Montenegro is famous for its rich religious history. This country is ideal for pilgrimage to holy places and getting to know the Christian world of the Balkans. Below we will tell about the most important saints of Montenegro.
St. Typhon is considered the patron saint of the city of Kotor. Its inhabitants believe that the martyr protects them from harm and disease. Montenegrins position Saint Typhon as a real historical person. If you believe in gifts, he knew how to get rid of serious diseases. Typhon also saved the local harvest from the pests, expelling them with their prayers.
With the name of St. Typhon, a whole story is connected: in 809, seafarers carried his relics from Constantinople, but fell into a storm near the Montenegrin Kotor. The sailors intended to continue the voyage, but the storm did not subside. The locals decided that it was a sign from above. They invited the Mariners to leave the relics of Typhon in Montenegrin land. The sailors obeyed.
The remains of the Holy bought a rich family. She also built a small church in Kotor and placed them in it. Local residents believed that the relics have healing power, and therefore in the church constantly formed huge crowds. As a result, the temple was expanded, but the new building could not accept the endless stream of believers. By 1124, a full-fledged monumental cathedral appeared in Kotor, in which the remains of St. Typhon were placed.
Among the saints of Montenegro, Harlampy should be distinguished, revered by believers as a defender from an unexpected death.
Saint Harlampios was sentenced to martyrdom at the age of 113 years. He persistently endured all the torments and inspired hundreds of people to become Christians. The gospel says that even the rulers who gave the order to torture the bishop eventually repented and believed in Jesus Christ.
When Saint Harlampy prayed before the execution, the Lord appeared to him, surrounded by many angels. He promised the old man the fulfillment of any of his desires. Then Harlampy asked Jesus that all believers who turn to him with prayers live in happiness and in good health.
In Montenegro, especially venerated St. Stephen - the first Christian who suffered for his faith. This happened in 35 AD.
Stephen lived in Jerusalem, where he preached Christianity. The saint not only sincerely believed in God, but also reinforced his words about Jesus Christ with various miracles.
Learning of the healer, the Pharisees seized him and carried him to court. False witnesses appeared in the trial against Stefan. They said that a man is offended by God.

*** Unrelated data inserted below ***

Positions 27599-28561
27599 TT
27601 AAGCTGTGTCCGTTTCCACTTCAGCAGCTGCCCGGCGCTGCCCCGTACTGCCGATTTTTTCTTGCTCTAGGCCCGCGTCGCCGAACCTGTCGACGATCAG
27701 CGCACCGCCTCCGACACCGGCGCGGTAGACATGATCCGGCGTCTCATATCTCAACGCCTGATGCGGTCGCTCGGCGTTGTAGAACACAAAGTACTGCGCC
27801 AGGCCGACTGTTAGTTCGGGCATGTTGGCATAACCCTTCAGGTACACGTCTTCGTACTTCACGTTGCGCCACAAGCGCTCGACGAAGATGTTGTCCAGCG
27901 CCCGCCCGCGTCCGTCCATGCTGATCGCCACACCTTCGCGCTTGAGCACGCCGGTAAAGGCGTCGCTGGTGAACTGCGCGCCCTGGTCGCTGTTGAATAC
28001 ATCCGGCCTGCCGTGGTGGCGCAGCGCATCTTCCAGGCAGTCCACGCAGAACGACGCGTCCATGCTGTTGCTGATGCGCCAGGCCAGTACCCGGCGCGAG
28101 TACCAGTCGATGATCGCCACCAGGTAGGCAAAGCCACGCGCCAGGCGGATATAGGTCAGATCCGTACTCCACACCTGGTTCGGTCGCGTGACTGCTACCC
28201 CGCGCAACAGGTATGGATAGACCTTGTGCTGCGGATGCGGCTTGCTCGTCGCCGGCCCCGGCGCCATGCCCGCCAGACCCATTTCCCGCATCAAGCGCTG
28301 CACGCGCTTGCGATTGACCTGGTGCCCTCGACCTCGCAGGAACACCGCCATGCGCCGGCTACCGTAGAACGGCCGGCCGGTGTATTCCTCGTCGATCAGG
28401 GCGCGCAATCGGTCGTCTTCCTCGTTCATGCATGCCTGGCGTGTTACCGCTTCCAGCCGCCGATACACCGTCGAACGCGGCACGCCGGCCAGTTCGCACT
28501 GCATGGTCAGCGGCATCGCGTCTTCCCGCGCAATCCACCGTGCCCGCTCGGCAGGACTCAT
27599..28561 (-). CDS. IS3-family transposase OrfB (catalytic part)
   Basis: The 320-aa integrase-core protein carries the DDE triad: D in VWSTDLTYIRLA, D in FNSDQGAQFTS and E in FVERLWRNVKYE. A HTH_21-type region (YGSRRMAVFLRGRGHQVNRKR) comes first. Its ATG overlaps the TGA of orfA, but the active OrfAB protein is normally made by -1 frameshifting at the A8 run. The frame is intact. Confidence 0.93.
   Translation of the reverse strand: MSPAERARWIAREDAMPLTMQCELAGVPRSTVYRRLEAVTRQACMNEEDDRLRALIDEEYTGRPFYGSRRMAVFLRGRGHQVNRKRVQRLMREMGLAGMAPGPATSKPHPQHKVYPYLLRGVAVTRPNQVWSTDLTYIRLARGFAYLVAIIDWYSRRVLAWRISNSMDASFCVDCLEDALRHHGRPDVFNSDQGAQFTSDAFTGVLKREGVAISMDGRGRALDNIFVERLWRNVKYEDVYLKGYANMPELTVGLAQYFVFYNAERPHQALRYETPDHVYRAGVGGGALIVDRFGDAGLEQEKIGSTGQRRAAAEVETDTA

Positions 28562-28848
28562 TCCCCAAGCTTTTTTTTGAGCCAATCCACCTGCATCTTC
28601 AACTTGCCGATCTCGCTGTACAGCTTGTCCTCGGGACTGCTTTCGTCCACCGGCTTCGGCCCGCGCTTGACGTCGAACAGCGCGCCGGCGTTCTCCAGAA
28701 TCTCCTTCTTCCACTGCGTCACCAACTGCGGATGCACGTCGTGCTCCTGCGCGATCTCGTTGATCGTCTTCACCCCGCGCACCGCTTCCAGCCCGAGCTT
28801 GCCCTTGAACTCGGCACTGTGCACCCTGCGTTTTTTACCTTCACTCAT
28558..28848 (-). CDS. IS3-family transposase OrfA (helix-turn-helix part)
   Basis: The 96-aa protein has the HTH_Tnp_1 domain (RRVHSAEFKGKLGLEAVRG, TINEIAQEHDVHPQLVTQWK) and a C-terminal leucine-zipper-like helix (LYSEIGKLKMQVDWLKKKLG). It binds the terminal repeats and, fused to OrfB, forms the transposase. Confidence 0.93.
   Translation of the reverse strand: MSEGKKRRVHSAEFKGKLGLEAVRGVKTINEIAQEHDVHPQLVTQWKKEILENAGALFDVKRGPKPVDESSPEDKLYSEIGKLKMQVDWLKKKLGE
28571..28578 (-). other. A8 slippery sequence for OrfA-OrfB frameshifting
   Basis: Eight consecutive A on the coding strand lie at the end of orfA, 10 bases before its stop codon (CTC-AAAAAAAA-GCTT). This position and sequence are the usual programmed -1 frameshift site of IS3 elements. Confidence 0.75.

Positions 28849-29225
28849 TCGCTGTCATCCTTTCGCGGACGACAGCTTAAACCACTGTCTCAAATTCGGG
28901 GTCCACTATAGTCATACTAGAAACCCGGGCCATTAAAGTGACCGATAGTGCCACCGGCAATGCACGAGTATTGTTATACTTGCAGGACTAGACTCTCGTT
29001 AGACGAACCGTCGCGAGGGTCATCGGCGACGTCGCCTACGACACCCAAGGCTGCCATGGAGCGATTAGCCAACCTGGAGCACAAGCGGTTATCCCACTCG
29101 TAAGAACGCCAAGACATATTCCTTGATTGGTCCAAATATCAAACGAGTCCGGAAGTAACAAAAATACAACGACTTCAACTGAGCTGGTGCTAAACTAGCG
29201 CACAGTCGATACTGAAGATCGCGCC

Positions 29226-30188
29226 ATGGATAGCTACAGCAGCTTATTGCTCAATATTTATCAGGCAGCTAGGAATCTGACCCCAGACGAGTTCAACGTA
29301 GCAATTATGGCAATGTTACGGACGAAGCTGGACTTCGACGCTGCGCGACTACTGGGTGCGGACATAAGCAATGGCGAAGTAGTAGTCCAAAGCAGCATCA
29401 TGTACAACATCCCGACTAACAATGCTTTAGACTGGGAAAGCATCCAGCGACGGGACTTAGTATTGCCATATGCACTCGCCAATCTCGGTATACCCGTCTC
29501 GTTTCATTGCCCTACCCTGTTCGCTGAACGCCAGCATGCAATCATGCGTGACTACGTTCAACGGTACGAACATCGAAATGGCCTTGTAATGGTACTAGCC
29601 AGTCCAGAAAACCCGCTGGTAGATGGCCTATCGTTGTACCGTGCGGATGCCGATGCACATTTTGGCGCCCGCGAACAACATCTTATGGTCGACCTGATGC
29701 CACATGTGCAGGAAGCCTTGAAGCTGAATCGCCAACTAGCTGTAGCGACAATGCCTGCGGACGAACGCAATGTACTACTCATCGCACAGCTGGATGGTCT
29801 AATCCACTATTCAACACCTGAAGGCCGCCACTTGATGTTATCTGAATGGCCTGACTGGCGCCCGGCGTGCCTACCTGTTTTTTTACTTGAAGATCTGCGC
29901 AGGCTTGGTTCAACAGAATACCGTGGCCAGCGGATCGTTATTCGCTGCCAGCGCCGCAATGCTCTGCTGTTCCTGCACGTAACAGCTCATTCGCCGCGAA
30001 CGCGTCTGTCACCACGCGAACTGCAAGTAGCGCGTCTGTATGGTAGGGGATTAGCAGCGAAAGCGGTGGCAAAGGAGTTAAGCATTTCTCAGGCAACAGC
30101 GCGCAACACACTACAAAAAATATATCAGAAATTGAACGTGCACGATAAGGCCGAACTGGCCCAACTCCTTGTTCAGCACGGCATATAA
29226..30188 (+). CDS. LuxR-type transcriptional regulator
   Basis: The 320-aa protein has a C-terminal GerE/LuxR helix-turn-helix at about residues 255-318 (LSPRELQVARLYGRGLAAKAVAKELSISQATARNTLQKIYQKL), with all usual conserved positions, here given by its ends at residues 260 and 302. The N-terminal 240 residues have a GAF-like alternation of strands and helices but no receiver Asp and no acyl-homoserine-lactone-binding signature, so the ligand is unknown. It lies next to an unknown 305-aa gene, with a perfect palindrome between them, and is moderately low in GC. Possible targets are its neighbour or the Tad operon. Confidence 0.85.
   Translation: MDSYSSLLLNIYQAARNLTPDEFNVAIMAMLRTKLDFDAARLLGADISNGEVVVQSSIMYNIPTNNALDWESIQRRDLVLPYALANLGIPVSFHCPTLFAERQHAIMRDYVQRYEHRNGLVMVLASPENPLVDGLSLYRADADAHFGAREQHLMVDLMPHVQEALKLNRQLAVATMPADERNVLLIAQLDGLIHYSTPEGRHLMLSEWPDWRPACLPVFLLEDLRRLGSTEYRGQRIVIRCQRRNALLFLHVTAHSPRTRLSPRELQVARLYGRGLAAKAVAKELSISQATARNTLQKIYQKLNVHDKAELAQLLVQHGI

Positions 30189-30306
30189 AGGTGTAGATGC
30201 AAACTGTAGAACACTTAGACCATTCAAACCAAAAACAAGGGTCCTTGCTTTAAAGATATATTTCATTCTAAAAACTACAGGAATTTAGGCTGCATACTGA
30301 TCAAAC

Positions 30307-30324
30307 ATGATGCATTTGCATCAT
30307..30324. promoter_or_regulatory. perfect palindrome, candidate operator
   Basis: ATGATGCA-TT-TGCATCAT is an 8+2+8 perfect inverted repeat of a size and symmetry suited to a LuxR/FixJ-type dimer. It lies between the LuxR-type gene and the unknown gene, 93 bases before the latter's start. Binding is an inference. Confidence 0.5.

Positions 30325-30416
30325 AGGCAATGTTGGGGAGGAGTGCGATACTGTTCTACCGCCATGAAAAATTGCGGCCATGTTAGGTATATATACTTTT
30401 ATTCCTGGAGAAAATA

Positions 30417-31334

Any attempts by Stefan to justify themselves met only anger. As a result, the Pharisees rushed to the believer and dragged him outside of Jerusalem. There he was stoned to death.
The relics of St. Stephen are worshiped not only in Montenegro, but also in other Christian countries of the world. They turn to him in the hope of speedy recovery.
St. Basil is revered in all the Balkans, including Montenegro. Any pilgrimage to these states necessarily includes the worship of the great martyr.
Saint Basil firmly believed in God from his youth. His uncle was the abbot of the monastery Zavala. From an early age, a martyr listened to his high moral relative and lived according to the laws of the Christian faith: he regularly prayed, observed fasts, did not complain about a bitter fate.
The martyr inspired his contemporaries. Thanks to Saint Basil, people began to let in their lives true faith, Christian steadfastness and hope for the best.
When the Ottoman Empire tried to seize the Balkans and introduce their inhabitants to their own faith, St. Basil began to convince people not to renounce God. He himself visited other people's homes and conducted sermons for believers.
Patients St. Basil healed from illnesses, and supported the unfortunate with a kind word. In difficult times he even erected a monastery in honor of his deep faith.
Now the relics of the martyr are borne by those who lost hope of recovery. Montenegrins believe that it was St. Basil who helped preserve Christianity in the country.
Paraskeva is a martyr and patroness of agriculture. On the day of her memory, true Montenegrins bring fruits to the church. Then they store them for a year as a shrine.
Many pray to Paraskeva about the preservation of his livestock from death. They also turn to him for healing from mental and physical pains.
The fate of Paraskeva was sad: a young girl wanted to dedicate her life to God and faith, to preserve her purity and morality, and therefore she accepted a vow of celibacy.
Pagans who were against such a decision of the young Paraskeva, grabbed her and tied it up. They offered the poor girl to betray faith and give the sacrifice to a pagan idol.
For her refusal, Paraskeva survived horrendous bodily agony, and was later thrown into prison. God helped the martyr to recover, but her healing was not accepted by the cruel pagans. They continued to torment the girl and eventually cut off her head.